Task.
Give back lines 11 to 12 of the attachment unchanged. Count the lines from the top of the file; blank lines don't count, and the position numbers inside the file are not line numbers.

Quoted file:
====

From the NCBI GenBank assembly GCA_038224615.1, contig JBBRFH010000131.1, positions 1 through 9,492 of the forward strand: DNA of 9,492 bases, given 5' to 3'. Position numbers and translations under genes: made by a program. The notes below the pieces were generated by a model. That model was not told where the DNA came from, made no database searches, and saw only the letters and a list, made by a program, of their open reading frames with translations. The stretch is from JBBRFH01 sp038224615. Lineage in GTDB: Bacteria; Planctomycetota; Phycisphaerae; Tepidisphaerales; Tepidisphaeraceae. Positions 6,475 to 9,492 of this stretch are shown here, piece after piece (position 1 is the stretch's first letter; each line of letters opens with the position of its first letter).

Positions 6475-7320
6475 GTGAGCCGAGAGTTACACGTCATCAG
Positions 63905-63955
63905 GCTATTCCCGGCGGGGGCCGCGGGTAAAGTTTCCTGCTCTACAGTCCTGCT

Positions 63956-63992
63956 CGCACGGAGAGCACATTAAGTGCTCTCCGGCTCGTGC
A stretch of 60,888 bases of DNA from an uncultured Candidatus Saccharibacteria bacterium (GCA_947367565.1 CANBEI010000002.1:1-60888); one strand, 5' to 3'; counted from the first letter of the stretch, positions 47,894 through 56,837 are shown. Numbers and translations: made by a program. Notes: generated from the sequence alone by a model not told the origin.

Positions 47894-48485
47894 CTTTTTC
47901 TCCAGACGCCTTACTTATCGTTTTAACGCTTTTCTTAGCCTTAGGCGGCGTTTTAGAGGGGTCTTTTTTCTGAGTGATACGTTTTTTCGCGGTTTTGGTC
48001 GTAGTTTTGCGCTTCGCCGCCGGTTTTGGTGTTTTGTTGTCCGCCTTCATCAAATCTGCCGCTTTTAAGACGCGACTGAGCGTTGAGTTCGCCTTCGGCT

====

47901 TCCAGACGCCTTACTTATCGTTTTAACGCTTTTCTTAGCCTTAGGCGGCGTTTTAGAGGGGTCTTTTTTCTGAGTGATACGTTTTTTCGCGGTTTTGGTC
48001 GTAGTTTTGCGCTTCGCCGCCGGTTTTGGTGTTTTGTTGTCCGCCTTCATCAAATCTGCCGCTTTTAAGACGCGACTGAGCGTTGAGTTCGCCTTCGGCT